In the present study, local MDL application by using a micro-osmotic pump showed limited recovery of auditory function. DPOAE recording demonstrated no significant increase of DP/NF levels in MDL-treated cochleae. A possible explanation is that the function of newly generated or protected hair cells in the MDL-treated cochleae is inferior to that in the normal hair cells. In a previous study using LY411575, robust newly generated hair cells were observed in the LY411575-treated cochlea, while the functional gain of LY411575-treated cochlea was limited to 8 dB in ABR thresholds compared with controls . Hair cell induction from supporting cells results in the loss of supporting cells, which could also affect auditory function. Present findings also demonstrated a problem due to direct drug application via a micro-osmotic mini pump, which affected the survival of outer hair cells. This may be resolved by the development of drug delivery systems using biodegradable materials. The functionality of newly generated or preserved hair cells and the influence of supporting cell loss because of hair cell induction should be investigated in the near future.
The present study results indicate that the use of topical drug application may compensate for the weak activity in the inhibition of Notch signaling. Therefore, compounds with weak activity in the inhibition of Notch signaling could be candidates for the treatment of hearing loss. The exploration of new therapeutics for Alzheimer’s disease has led to the discovery of numerous gamma-secretase inhibitors. The present findings encourage us to perform additional investigations in order to find the most appropriate one for clinical use. Together with the screening of gamma-secretase inhibitors for hearing recovery, the development of a drug delivery system that is specialized for a gamma-secretase inhibitor may be necessary to progress toward a clinical application.
The present results demonstrated the preservation of hair cells and auditory function by local MDL application, indicating that even gamma-secretase inhibitors with a low activity for inhibiting Notch signaling may be candidates for the treatment of acute SNHL when appropriate drug delivery is achieved.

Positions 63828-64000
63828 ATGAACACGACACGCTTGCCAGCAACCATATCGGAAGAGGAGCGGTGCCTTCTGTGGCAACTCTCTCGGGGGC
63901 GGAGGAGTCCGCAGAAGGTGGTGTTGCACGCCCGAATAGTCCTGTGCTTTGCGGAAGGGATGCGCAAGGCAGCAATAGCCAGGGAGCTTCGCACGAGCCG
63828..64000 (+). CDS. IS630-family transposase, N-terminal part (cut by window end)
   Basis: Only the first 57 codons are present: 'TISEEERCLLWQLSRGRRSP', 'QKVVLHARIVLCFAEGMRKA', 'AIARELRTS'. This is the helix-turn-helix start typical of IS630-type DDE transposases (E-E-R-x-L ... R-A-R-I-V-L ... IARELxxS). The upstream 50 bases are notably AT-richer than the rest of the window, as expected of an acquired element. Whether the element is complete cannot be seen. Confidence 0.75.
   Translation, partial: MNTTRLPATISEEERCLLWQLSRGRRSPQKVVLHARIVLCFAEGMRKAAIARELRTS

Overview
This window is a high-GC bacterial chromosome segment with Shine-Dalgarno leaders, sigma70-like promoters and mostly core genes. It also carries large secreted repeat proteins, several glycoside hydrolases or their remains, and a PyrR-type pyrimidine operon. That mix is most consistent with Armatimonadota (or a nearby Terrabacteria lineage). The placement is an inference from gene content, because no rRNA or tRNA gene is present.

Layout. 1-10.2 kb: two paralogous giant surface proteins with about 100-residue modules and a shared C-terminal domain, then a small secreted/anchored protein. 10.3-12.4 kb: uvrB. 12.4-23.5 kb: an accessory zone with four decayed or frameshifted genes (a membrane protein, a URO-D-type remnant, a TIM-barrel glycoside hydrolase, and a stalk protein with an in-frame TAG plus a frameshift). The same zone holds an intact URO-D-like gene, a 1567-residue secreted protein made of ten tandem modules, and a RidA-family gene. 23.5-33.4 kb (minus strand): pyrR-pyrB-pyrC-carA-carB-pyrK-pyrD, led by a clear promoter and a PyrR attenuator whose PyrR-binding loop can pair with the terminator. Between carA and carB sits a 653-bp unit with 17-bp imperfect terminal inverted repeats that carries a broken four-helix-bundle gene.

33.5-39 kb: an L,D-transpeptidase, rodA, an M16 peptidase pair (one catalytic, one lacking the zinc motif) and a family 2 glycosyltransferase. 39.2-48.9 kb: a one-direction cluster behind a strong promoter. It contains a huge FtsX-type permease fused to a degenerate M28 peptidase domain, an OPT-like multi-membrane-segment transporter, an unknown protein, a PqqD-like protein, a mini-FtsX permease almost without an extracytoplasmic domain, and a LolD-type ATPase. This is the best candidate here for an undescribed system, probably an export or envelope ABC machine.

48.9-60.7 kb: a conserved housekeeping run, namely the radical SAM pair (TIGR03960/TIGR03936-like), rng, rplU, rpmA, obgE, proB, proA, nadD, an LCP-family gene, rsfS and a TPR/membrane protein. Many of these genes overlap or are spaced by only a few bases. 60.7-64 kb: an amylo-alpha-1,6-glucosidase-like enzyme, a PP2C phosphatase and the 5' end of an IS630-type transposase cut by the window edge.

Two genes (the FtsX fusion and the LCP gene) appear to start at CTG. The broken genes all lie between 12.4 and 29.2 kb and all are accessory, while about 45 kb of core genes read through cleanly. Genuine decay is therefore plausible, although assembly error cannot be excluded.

Auditory brainstem responses
Distortion-product otoacoustic emission
Insulin-like growth factor-1
Phosphate buffered saline
Sensorineural hearing loss
Sound pressure level.
de la Pompa JL, Wakeham A, Correia KM, Samper E, Brown S, Aguilera RJ, Nakano T, Honjo T, Mak TW, Rossant J, Conlon RA: Conservation of the Notch signalling pathway in mammalian neurogenesis. Development. 1997, 124: 1139-1148.
Tanigaki K, Han H, Yamamoto N, Tashiro K, Ikegawa M, Kuroda K, Suzuki A, Nakano T, Honjo T: Notch-RBP-J signaling is involved in cell fate determination of marginal zone B cells. Nat Immunol. 2002, 3: 443-450. 10.1038/ni793.
Yamamoto N, Tanigaki K, Han H, Hiai H, Honjo T: Notch/RBP-J signaling regulates epidermis/hair fate determination of hair follicular stem cells. Curr Biol. 2003, 13: 333-338. 10.1016/S0960-9822(03)00081-2.
Han H, Tanigaki K, Yamamoto N, Kuroda K, Yoshimoto M, Nakahata T, Ikuta K, Honjo T: Inducible gene knockout of transcription factor recombination signal binding protein-J reveals its essential role in T versus B lineage decision. Int Immunol. 2002, 14: 637-645. 10.1093/intimm/dxf030.
Tanigaki K, Tsuji M, Yamamoto N, Han H, Tsukada J, Inoue H, Kubo M, Honjo T: Regulation of alphabeta/gammadelta T cell lineage commitment and peripheral T cell responses by Notch/RBP-J signaling. Immunity. 2004, 20: 611-622. 10.1016/S1074-7613(04)00109-8.
Fujimoto M, Takagi Y, Muraki K, Nozaki K, Yamamoto N, Tsuji M, Hashimoto N, Honjo T, Tanigaki K: RBP-J promotes neuronal differentiation and inhibits oligodendroglial development in adult neurogenesis. Dev Biol. 2009, 332: 339-350. 10.1016/j.ydbio.2009.06.001.
Artavanis-Tsakonas S, Rand MD, Lake RJ: Notch signaling: cell fate control and signal integration in development. Science. 1999, 284: 770-776. 10.1126/science.284.5415.770.
Mizutani T, Taniguchi Y, Aoki T, Hashimoto N, Honjo T: Conservation of the biochemical mechanisms of signal transduction among mammalian Notch family members. Proc Natl Acad Sci U S A. 2001, 98: 9026-9031. 10.1073/pnas.161269998.
De Strooper B, Annaert W, Cupers P, Saftig P, Craessaerts K, Mumm JS, Schroeter EH, Schrijvers V, Wolfe MS, Ray WJ, Goate A, Kopan R: A presenilin-1-dependent g-secretase-like protease mediates release of Notch intracellular domain. Nature. 1999, 398: 518-522. 10.1038/19083.
Yamamoto N, Tanigaki K, Tsuji M, Yabe D, Ito J, Honjo T: Inhibition of Notch/RBP-J signaling induces hair cell formation in neonate mouse cochleas. J Mol Med (Berl). 2006, 84: 37-45. 10.1007/s00109-005-0706-9.
Takebayashi S, Yamamoto N, Yabe D, Fukuda H, Kojima K, Ito J, Honjo T: Multiple roles of Notch signaling in cochlear development. Dev Biol. 2007, 307: 165-178. 10.1016/j.ydbio.2007.04.035.
Lanford PJ, Lan Y, Jiang R, Lindsell C, Weinmaster G, Gridley T, Kelley MW: Notch signalling pathway mediates hair cell development in mammalian cochlea. Nat Genet. 1999, 21: 289-292. 10.1038/6804.